Horror’s golden age in 1931-19461 begat Dracula, Frankenstein and the Wolfman (werewolf).The boom of the 70s-80s birthed Freddy, Jason and Michael Myers. 21st century horror has witnessed torture porn and this current fad of found footage. It is yet to create an icon2.
2 There is an argument for Jigsaw but I contest he is not iconic. The ‘bad’ with the best potential is Sam from Trick ‘r Treat 2009 but until there’s a sequel his status will always remain ‘potential’.
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The ghost story is a subgenre immune to fads. This is because it is beyond cinema. Ghosts are conspicuous in every culture in the world. Every culture in the world has its own ghost story to tell. Ghosts don’t die.
The ghost story is a subgenre by default but a genre by definition. It comprises romance (Ghost 1990), comedy (Heart Condition 1990) and kiddie flicks (Casper 1995) but despite its scope it is best told as horror. It is best told in J-Horror (Ringu 1998), in Spanish (The Orphanage 2007) and in ye olde English country manor.
The ‘haunted house’ is located worldwide3 but it is different in England. It could be because of the accent. Many people die in their beds but no one points to a 50 year old tower block as being full of (formerly unemployed) ghosts. A ghostly location – at least in the movies – is more secluded. It is more romantic.
The powers-that-be in Britain like to project this country to the rest of the world – especially America – as a ‘tally-ho old chap’ bunch of better-than-thous. This is an image most Brits find laughable. In order to hoodwink Johnny Foreigner the powers use film (& television4) propaganda to hark back to the past.
It is a specific past before the Windrush5 and when the working classes knew their place. It is a time of empire when the rich could still afford the upkeep of their country estates through crimes against humanity. It is turn of the 20th century to the end of the Second World War. It is a time of modernity; there are cigarette holders and telegrams and motor cars. It is the class system’s last hurrah.
Ye olde English country manor is a small section of the haunted house subgenre. It is costume drama with ghosts and posh accents. Costume dramas in and of themselves are a huge market. Downtown Abbey is Amazon’s top selling DVD box set of all time6. With the success of The Woman in Black 2012 there will be more of these films. It could become a 21st century fad.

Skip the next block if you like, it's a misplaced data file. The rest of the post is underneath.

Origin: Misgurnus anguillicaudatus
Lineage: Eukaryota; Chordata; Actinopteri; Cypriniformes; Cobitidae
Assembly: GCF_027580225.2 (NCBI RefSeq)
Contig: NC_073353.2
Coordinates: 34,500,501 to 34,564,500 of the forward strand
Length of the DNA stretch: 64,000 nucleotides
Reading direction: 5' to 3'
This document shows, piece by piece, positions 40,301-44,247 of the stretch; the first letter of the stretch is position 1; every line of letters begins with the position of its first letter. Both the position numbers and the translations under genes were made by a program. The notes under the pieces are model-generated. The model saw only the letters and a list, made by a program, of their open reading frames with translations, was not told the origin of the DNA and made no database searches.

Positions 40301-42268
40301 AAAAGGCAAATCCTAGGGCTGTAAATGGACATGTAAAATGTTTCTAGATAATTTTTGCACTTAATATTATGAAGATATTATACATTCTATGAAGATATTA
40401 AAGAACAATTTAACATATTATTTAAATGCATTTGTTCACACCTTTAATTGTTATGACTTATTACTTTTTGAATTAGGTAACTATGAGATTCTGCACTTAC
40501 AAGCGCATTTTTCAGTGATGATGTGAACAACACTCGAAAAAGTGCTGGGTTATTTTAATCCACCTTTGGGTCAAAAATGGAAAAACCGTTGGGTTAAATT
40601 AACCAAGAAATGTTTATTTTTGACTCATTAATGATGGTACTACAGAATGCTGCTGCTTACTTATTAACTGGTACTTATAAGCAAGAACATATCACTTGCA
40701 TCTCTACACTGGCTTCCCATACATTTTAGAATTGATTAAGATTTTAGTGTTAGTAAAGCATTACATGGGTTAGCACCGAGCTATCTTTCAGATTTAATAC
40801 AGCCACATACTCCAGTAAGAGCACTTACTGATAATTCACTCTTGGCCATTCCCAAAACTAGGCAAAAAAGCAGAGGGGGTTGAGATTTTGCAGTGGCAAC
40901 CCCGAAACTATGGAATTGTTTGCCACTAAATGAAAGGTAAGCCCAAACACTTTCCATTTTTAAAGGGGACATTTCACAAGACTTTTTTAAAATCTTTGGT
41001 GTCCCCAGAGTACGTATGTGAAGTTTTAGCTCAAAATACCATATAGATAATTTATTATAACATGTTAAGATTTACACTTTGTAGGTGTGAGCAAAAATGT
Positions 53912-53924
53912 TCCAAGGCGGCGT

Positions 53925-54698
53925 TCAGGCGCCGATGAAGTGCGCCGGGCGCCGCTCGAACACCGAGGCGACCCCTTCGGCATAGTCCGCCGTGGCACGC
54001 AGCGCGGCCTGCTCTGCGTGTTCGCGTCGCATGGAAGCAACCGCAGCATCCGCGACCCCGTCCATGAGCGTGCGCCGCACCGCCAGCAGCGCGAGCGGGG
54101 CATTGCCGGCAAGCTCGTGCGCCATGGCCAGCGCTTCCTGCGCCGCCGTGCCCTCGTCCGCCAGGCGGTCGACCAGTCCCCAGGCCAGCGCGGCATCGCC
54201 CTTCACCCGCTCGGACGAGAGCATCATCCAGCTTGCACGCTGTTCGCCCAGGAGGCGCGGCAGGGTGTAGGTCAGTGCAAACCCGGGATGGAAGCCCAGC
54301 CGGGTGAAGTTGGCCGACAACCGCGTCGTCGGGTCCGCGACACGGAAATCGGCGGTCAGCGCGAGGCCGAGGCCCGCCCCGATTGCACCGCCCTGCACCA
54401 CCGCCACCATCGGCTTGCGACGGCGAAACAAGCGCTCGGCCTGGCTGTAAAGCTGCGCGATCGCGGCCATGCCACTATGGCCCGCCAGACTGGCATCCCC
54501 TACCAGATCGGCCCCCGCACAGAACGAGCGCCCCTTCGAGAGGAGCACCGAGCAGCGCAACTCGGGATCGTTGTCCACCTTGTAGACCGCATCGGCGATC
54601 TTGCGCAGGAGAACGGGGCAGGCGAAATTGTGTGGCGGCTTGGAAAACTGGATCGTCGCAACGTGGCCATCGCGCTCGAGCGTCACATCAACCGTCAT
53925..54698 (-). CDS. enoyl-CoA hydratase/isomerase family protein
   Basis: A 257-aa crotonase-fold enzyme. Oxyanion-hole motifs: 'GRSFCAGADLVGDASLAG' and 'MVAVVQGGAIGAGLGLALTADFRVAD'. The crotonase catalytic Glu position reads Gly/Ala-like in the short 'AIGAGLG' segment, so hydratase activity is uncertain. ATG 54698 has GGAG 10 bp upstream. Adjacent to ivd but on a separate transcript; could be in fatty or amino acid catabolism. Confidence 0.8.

Ghosts don’t die. They live in a fantasy era.
|Rebecca Hall: rather RADA|
The Awakening 2012 opens with a curtain raiser to introduce lead character Florence Cathcart played by Rebecca Hall. The story is set at the end of The Great War where Cathcart is famous as a ghostbuster. This sceptic delights in exposing fraudulent séances wherein lies the problem. Cathcart has the arrogance of a 21st century construct channelled back in time by the screenwriters. Before the opening sequence is over she gets to play the bitch card: “Just because I’m a woman... (insert whine here)”
The Haunted House film is sometimes part of the woman-in-peril subgenre (The Others, The Innocents). This requires a sense of vulnerability from the lead character even when the role is played by a man (The Woman in Black, The Skeptic 2009). Florence Cathcart displays little if any vulnerability because the character is politically correct to the point she stops a school master from administering corporal punishment.
The Awakening takes place in a boarding school for boys. In order to keep production costs low the students migrate home for the holidays. The only people left are a solitary boy and a skeleton staff. Dominic West plays the love interest and nothing more. Imelda Staunton is matron as cipher. There’s a stock working class caretaker who would have been played by a black man had this been set in America. There isn’t a single character written with organic truth.
The story these characters populate is even worse. It is contrived, clichéd and coy. Nothing about this film has the strength of storytelling although it does look great. The performances are involving. The actors are engaging. The net result is akin to a royalist getting dressed up to watch the royal wedding in their sitting room. By the dénouement all coherence is lost.
The Awakening is a harbinger for the quality of films to come. The old English haunted house is a scant subgenre that used to deliver but like everything else in this country the glory is in the past.
The Awakening is available on DVD in the UK. US release dates to be announced.
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